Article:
Health, work and the future


By Chitra Ahanthem

Sometime in the last week of November 2012, a mail from the IFP founding Editor, Tamo Pradip came in my inbox folder. It was short: “I have something to offer you”, the details of which would be made when he would be in Imphal in the first week of December. One of the perks of being associated with IFP is that based on merit and capability, one gets linked to exposure programs or other assignments. I thought the ‘offer’ in question would be something short term. Nothing prepared me for the quiet shock when at our meeting, Tamo lobbed a question at me: “Would you like to be Editor for Imphal Free Press?”. That the question took me by surprise would be an understatement, for there were many other immediate reactions.

Going by the gamut of work with the paper, maybe the editorial responsibility was a normal course of events but the ‘offer’ meant many things for me: it meant that I had immense responsibilities and that I would be under intense scrutiny. But most of all, it meant that I would be breaking ground in terms of working hours since editing a daily newspaper entails starting work from the afternoon till late night. Every day as I drove my two wheeler at night from the IFP office to home, I knew I was the only woman to be on the streets with darkness for company and a few security personnel on the roads. I would be home by 10 pm and then resume the remaining of my work everyday online, shutting off only when the paper was complete with the sub editing team doing an admirable job of being the link between what I would wrap up and what would appear in the paper the next day. Working at home meant having to be victim of the electric load shedding and every alternate day would see me working in total darkness with a mosquito coil for company. On such a day, the headline of a news report that was supposed to be written as ‘Highway’ ended up being printed as ‘Hugeway’ since the ‘i’ and ‘u’ keys on the computer keypad are next to each other. There were the lighter moments too which happened mostly when people came in to meet the Editor and they would react with shock at seeing a small size woman answering to the description. One time, a well attired gentleman came calling to request that his writing be published. I heard him ask the way to where the Editor sat at which, my team said he would find the person in question in the next cubicle. He peered at me quizzically, thought better of it and headed back to ask the same question. I heard my team saying a patient, “It is the Iche sitting in the next cubicle”. He stepped in to my cubicle then with a “So, you are the Editor? But I thought it would be someone older”. I could only smile for that reaction also had a hidden “and you are a woman too” hidden somewhere. One time, a few journalists dropped in to the office in the evening “to check if you would be office at such a timing”, mirroring the reality of how women are still confined to working only day timings in the state and having household responsibilities to take care of. I had it relatively easy because of my mother who has always been a pillar of strength but my seven year old had to be bundled off to boarding school.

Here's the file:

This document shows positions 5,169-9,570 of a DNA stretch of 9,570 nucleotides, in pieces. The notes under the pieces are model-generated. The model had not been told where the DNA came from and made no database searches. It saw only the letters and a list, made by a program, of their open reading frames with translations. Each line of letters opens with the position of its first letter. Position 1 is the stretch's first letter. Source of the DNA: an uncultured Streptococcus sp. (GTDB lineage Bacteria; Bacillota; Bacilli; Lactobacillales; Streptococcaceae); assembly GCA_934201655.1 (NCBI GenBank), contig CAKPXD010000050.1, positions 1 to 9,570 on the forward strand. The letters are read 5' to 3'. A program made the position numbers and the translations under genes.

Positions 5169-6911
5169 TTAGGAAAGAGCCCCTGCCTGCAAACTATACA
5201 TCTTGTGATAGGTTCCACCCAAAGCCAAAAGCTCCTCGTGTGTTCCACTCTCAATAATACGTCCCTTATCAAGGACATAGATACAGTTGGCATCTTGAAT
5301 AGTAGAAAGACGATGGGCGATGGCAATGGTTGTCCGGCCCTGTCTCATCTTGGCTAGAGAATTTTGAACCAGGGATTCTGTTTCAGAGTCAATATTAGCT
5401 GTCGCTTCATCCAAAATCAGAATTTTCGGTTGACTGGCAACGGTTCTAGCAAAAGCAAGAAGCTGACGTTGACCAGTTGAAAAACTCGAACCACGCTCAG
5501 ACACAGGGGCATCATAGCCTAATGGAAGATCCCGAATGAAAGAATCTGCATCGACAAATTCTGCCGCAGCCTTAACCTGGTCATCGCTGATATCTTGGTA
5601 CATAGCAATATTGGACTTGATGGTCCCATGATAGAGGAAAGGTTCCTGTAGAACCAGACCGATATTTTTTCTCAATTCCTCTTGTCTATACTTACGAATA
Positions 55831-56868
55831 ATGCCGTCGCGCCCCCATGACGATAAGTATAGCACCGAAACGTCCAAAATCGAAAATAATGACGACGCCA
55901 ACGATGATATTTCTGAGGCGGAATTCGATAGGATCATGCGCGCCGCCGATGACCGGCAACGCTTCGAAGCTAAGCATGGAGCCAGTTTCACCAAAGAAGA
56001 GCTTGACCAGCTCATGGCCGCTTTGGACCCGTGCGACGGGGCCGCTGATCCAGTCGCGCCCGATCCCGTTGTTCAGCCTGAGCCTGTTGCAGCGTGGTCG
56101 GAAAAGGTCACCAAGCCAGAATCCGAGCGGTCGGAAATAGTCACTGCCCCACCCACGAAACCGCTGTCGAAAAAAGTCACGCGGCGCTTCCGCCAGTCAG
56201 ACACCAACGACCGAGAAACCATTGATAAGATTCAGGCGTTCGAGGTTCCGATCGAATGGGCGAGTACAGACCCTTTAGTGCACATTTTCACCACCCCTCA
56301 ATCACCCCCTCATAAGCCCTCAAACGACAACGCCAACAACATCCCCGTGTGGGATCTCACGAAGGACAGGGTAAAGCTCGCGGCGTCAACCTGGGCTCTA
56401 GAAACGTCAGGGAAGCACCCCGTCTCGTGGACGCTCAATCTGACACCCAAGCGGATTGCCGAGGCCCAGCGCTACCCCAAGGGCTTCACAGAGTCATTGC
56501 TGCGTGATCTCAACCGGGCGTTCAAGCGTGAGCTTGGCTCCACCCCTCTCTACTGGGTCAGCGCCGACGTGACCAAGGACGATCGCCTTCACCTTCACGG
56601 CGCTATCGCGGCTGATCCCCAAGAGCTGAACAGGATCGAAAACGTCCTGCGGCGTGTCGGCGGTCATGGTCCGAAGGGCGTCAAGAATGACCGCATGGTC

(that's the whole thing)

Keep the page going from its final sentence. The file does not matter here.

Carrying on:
The challenge of the editorial responsibility was met with able support from our young team of reporters and a sub editing team that stayed up late nights with me. But May end, health issues cropped up with the joints of my fingers aching so badly that I could not bend them while my arms weighed me down. A cousin who is physiotherapist suggested that I get seek diagnosis from neurologist. The first diagnosis ended in a list of medicines that would help my muscles relax but which would keep me asleep for the better part of the day. It also led to an uncomfortable neck collar that I was to wear for one whole month. The medicine I opted to take only once a day though the dosage was for twice a day: the pain did not go way and the neck collar changed to a Philadelphia collar, a contraption that locked my jaw and made me feel like Hanibal Lector, but the worse was that my shoulder was totally frozen. An MRI scan revealed I had a prolapse in my C-6 and C-7 discs: I would need to limit my computer use, not lift heavy objects and not drive a two wheeler. As I went about my work from home online, I underwent a bout of depression at the thought of having to limit my movement and my hours of real pleasure that I get out of writing and reading. But through this phase, the responsibility of bringing out IFP everyday kept me afloat while physiotherapy sessions made me see that I was not the only one. I knew I was better off when I met a young mother in her mid 20’s with the same  condition as myself crying bitterly that she was no longer able to hold and lift her 7 month baby. It took a serious health condition to make me see the truth that ‘health is wealth’. Hopefully, the rest that I am getting now will help me heal and continue my love for writing.


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